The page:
What’s the difference between inbound and outbound marketing?

Posted on January 20, 2014

Traditionally, marketers have bought ad space in mainstream media like television, radio, magazines, and newspapers. This is almost always a push marketing – meaning beyond turning the page or changing the channel, the viewer has no interaction with your advertisement. It’s being “pushed” to them.

As a small business owner with a limited local marketing budget, it’s hard to run commercials and print ads in heavy rotation. That’s the beauty of inbound marketing.

Back in the early 2000’s, blogging hit the scene and slowly evolved from personal diary-like entries, to news stories and commentary, to articles written by experts looking to sell their services or expertise. This content is picked up by search engines, shared by other users via social media, and promoted by means such as email newsletters. This content acts as a magnet to “pull” visitors in, hence the name “inbound marketing”.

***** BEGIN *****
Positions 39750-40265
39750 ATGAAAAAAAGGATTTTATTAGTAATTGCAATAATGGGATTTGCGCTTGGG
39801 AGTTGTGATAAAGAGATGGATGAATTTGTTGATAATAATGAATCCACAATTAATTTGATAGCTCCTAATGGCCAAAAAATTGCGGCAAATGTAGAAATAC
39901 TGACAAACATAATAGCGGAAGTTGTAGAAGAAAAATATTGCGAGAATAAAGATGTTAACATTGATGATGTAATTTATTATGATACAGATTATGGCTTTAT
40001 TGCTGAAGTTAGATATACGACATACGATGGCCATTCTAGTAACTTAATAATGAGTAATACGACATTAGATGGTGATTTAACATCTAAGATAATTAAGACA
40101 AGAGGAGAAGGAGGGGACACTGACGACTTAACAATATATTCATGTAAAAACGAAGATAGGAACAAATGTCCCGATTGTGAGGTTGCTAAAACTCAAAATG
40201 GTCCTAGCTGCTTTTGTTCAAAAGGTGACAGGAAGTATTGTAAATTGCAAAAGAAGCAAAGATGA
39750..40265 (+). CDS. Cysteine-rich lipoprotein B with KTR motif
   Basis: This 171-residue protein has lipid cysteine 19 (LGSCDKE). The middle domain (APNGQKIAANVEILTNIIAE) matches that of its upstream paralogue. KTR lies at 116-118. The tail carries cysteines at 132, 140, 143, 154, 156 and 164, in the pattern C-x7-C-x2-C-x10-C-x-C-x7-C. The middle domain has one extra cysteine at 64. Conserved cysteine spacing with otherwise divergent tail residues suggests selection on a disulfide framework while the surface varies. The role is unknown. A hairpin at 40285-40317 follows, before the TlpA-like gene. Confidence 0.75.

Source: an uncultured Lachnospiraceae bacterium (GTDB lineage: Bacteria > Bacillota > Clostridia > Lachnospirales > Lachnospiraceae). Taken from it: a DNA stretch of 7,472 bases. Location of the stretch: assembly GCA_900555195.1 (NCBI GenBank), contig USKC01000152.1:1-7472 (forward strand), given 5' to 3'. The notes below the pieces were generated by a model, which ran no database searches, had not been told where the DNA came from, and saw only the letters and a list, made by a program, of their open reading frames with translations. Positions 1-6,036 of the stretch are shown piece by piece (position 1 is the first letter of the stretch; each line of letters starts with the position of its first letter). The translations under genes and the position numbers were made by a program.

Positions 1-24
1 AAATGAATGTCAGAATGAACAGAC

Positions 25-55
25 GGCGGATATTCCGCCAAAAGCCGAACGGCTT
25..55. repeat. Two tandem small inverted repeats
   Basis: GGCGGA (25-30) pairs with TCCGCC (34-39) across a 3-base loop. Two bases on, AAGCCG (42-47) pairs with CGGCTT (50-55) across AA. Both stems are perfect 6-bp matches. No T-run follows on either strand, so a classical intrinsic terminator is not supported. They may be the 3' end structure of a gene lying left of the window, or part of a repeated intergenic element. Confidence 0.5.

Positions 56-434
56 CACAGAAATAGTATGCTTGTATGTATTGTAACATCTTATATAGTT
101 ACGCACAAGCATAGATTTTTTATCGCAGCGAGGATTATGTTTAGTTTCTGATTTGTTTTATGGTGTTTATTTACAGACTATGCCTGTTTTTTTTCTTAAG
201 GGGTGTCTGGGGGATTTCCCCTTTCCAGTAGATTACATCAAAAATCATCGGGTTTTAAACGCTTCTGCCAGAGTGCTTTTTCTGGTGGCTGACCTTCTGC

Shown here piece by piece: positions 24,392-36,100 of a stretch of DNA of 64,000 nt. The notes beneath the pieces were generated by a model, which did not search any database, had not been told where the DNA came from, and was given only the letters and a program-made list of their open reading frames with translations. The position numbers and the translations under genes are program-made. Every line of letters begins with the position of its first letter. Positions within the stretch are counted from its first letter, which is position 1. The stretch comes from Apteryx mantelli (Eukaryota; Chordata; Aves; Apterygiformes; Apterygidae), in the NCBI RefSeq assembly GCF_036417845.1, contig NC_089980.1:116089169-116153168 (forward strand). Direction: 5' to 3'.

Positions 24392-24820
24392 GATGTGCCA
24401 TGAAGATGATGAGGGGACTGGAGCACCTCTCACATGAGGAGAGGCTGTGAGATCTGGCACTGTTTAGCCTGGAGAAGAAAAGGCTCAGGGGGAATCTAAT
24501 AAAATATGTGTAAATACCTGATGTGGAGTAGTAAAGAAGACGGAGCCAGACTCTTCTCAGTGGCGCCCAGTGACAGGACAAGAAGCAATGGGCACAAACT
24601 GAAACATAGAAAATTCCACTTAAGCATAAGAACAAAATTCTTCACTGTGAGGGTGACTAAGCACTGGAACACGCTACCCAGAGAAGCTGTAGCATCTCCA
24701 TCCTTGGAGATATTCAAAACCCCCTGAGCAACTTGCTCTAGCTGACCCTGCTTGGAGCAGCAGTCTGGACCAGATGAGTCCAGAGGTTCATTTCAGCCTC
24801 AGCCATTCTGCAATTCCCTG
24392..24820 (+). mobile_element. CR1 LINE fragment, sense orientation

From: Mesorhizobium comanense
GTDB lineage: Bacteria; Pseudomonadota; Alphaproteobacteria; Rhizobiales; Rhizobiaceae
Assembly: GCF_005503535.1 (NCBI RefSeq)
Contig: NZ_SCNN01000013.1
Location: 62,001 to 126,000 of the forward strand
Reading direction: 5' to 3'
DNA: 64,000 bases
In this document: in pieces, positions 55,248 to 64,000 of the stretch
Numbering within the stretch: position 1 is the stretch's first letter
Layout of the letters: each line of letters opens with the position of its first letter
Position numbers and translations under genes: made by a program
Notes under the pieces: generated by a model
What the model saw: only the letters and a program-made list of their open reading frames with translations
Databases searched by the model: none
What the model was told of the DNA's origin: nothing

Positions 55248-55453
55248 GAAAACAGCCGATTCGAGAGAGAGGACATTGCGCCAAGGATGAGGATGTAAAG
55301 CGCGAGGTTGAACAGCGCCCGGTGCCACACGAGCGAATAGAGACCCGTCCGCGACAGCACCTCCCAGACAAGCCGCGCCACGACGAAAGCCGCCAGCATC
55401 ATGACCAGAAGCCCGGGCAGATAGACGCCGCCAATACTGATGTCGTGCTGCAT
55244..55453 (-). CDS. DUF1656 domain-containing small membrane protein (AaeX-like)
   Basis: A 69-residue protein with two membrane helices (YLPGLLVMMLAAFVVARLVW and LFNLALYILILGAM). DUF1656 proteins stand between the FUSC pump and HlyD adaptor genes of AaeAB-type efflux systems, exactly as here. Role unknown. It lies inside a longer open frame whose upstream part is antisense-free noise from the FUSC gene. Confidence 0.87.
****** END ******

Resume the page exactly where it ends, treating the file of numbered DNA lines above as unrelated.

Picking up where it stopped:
Mashable said it best:

Inbound marketing focuses on earning, not buying, a person’s attention, which is done through social media and engaging content, such as blogs, podcasts and white papers. This content is interesting, informative and adds value, creating a positive connection in the eyes of the consumer, thus making him more likely to engage your brand and buy the product. So it costs less and has better a ROI.

Here’s a great info graphic from the same article:  Inbound Marketing vs. Outbound Marketing.

You can build YOUR inbound marketing program by utilizing the following tactics:

  • Create a blog on your business website and create relevant, engaging posts on a regular basis.
  • Share your posts on Facebook, Google+, and Twitter.
  • Re-share your posts on Facebook, Google+ and Twitter! (It’s a good chance that not all of your followers saw it the first time.)
  • Submit your content to social bookmarking & news sites such as StumbleUpon, Delicious, Digg and Reddit.
  • Create an RSS feed for your site and use a service such as Feedburner.
  • Create an email marketing database and send a regular newsletter to the list. Include at least one original article in the email as an incentive to sign up for your mailings!

Follow these tips faithfully and you’ll have a solid foundation for building an even more robust inbound marketing program for your small business.

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